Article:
International air transport is recovering strongly this year, with the exception of the Asia-Pacific region, which is “significantly behind”, according to the International Air Transport Association (IATA).
“Last year, international travel was about 25% of what it was in 2019. In the first quarter of this year, worldwide it grew by 42%,” said Squawk Box Asia, Willie Walsh, CEO of the industry body. on Tuesday.
“In fact, we are seeing very strong growth rates in some markets, in the US, Europe, Latin America, and they are all reaching around 60%.”
For example, shares of United Airlines added more than 3% in extended trading on Monday after the company released an update on its forecast for the second quarter.
On the contrary, air travel in Asia is “only about 13% of what it was in 2019,” Walsh added.
China continues to pursue its zero-Covid policy, while Shanghai and Beijing are tightening restrictions on business and travel. But China’s travel restrictions will not play a big role in resuming global air travel, he said.
“The positive thing is that many other markets are opening up, so airlines have the opportunity to expand their network … to these markets,” he added.
The growth of “Premium” trips.
Asked whether the airline’s business segment would return to pre-pandemic levels, Walsh said the recovery would be “a little slower”.
“We have a lot of business people traveling in the economy … business recovery is a little behind,” he added.
“But I think now everyone will understand that this is not going to be a fundamental structural shift that we all believed could happen.”
In contrast, he noted that there are more “premium” travelers traveling in first class or business class.
“It shows that there was a very important market segment that we call premium holidays … what we see is people have more cash income and are willing to pay for that premium and experience.”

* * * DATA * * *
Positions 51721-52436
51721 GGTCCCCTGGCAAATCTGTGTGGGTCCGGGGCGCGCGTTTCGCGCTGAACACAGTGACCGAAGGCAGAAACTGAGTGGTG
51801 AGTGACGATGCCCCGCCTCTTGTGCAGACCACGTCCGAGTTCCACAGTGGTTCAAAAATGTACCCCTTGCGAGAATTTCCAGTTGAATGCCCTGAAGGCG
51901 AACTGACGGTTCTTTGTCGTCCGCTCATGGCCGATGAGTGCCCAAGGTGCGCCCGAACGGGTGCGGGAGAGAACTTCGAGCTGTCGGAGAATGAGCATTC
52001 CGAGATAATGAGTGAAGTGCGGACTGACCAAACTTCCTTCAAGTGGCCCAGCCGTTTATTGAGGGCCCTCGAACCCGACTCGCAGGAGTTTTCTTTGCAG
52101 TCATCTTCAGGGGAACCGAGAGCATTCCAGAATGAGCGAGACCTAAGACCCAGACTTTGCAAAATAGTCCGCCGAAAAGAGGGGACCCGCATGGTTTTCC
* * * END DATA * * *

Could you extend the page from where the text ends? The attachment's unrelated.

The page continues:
“I am totally waiting for the awards [to] continue to recover quickly, ”Walsh added.
To meet this demand, airlines are offering luxury cabins in hopes of forcing high-paying customers to shell out more space on board.
For example, Singapore Airlines noted that business-class seats in aircraft are sold out earlier than economy-class seats, which is “the reverse of the pandemic trend.”
Tasks for air travel
Even as the resumption of air travel is gaining momentum, IATA sees “some challenges” for the global airline market.
“In 2021 we were record-breaking and continue to improve in 2022 … but they have fallen slightly from those 2021 highs.”
Walsh attributed this mainly to Russia’s attack on Ukraine. “A lot of cargo was transported by Russian cargo operators, security was completely destroyed,” he added.
The IATA report said that in March, air traffic fell by 5.2% over the same period last year.
“The war in Ukraine has led to a decline in the opportunities used to serve Europe, as several airlines based in Ukraine and Russia were the most important carriers in the region,” the ministry said.
“The current proliferation of Omicron in Asia, and in China in particular, is causing new blockages and labor shortages. This has severely affected manufacturing centers in China and Asia, which in turn has damaged air freight in markets related to the region.”